What is this thing?

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Its sting is comparable to that of a jellyfish. The venomous puss caterpillar usually stays high in the trees. But this year they’re showing up far away from their usual habitat of the South East, and people’s curiosity is being punished with painful stings.

The puss bug is also known as southern flannel moth in its adult form, and puss caterpillar, asp, Italian asp, woolly slug, opossum bug, puss moth, or asp caterpillar for its larval form.

The caterpillar is regarded as a dangerous insect because of its venomous spines. Exposure to the caterpillar’s fur-like spines will lead to an immediate skin irritation. And not just a tickle, the pain has been described by patients as similar to a broken bone or blunt force trauma. The reactions are sometimes localized to the affected area but are often very severe, radiating up a limb and causing burning, swelling, nausea, headache, abdominal distress, rashes, blisters, and sometimes chest pain, numbness, or difficulty breathing. Additionally, it is not unusual to find sweating from the welts or hives at the site of the sting.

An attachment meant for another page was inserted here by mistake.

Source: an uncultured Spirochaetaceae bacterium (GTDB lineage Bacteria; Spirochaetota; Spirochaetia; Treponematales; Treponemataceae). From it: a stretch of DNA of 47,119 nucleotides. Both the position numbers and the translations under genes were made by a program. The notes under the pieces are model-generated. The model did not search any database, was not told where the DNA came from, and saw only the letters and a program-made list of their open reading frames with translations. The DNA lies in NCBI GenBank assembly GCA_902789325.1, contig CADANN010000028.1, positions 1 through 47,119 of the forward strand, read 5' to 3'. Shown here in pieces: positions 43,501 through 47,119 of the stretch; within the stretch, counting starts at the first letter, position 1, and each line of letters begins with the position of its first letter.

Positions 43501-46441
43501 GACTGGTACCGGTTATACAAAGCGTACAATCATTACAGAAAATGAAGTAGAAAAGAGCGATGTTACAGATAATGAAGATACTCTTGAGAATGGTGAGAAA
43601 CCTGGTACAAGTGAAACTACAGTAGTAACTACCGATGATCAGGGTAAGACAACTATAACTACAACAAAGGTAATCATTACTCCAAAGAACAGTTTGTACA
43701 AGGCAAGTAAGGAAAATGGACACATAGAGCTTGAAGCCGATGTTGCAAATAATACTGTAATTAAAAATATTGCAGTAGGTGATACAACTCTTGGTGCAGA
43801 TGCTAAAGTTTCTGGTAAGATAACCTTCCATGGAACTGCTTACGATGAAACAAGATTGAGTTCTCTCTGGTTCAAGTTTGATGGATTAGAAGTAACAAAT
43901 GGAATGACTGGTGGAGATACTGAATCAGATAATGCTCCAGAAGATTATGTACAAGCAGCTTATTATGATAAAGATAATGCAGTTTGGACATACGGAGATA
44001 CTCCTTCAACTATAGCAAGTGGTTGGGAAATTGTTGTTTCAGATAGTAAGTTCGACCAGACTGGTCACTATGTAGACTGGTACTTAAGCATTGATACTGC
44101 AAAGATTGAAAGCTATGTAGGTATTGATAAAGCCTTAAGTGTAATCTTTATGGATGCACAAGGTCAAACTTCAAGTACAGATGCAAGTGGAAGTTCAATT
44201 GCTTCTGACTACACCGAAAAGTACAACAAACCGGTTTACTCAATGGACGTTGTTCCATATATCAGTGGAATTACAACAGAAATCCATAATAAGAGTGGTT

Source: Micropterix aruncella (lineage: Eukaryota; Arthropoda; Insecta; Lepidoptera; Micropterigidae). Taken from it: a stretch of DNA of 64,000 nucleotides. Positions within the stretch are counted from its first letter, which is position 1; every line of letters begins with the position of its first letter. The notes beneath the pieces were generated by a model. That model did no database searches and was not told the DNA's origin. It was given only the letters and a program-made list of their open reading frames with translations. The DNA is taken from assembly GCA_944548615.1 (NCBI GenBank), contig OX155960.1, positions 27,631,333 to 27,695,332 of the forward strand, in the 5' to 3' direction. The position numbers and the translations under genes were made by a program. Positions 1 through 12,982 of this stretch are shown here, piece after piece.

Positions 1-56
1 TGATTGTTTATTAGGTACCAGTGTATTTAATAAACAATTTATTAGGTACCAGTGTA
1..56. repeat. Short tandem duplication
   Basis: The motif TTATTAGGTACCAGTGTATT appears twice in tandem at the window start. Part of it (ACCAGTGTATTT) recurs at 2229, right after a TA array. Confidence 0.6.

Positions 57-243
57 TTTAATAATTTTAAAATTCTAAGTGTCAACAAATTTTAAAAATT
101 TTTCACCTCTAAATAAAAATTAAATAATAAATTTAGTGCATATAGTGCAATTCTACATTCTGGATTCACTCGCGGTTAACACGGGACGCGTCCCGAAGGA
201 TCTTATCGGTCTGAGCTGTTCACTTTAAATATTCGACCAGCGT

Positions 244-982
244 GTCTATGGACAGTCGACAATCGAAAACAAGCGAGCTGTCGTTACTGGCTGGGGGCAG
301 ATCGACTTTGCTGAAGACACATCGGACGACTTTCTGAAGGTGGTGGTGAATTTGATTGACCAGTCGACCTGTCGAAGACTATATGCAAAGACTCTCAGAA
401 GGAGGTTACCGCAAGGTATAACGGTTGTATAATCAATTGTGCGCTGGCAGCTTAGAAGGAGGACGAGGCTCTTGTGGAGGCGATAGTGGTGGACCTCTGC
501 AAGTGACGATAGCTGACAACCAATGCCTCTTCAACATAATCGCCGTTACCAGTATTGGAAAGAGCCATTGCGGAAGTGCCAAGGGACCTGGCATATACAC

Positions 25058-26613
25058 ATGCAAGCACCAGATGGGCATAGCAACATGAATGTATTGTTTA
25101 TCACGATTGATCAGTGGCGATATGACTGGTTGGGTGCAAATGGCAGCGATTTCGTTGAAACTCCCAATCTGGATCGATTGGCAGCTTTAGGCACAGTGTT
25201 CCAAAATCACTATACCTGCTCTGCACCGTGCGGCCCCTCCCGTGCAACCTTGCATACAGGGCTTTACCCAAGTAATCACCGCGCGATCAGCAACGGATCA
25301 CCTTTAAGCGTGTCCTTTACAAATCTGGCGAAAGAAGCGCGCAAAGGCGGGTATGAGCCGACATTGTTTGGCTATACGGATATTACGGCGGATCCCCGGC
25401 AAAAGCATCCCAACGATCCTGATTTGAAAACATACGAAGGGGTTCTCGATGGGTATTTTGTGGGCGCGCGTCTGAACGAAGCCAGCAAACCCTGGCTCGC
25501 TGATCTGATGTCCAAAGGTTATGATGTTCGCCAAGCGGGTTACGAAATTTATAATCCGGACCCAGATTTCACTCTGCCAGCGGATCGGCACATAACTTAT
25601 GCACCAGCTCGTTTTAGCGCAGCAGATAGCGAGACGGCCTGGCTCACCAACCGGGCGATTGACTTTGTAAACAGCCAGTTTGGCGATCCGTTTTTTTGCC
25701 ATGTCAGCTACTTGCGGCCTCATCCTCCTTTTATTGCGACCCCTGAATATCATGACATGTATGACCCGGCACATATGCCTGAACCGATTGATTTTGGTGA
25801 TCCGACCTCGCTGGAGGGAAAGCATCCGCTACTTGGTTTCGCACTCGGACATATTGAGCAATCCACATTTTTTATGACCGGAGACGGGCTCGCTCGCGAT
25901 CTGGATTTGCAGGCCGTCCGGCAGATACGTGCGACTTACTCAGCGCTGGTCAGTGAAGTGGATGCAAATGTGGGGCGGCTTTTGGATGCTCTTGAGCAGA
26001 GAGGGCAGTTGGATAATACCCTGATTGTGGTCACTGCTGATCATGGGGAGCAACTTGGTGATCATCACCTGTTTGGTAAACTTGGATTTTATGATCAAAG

Medical advice should be sought for children. It is best if the venom from the spines is treated within hours of first contact. For first aid, it is recommended that the spines (if present) be removed by using Scotch tape.

If you can’t get to a doctor try applying an ice pack, taking an oral antihistamine like Benadryl, applying a baking soda paste, or using hydrocortisone cream. If you have access to it, it’s said that juice from the stems of comfrey plants will comfort the sting. And of course, that old stalwart of the medicine cabinet, calamine lotion is said to work on these vicious stings.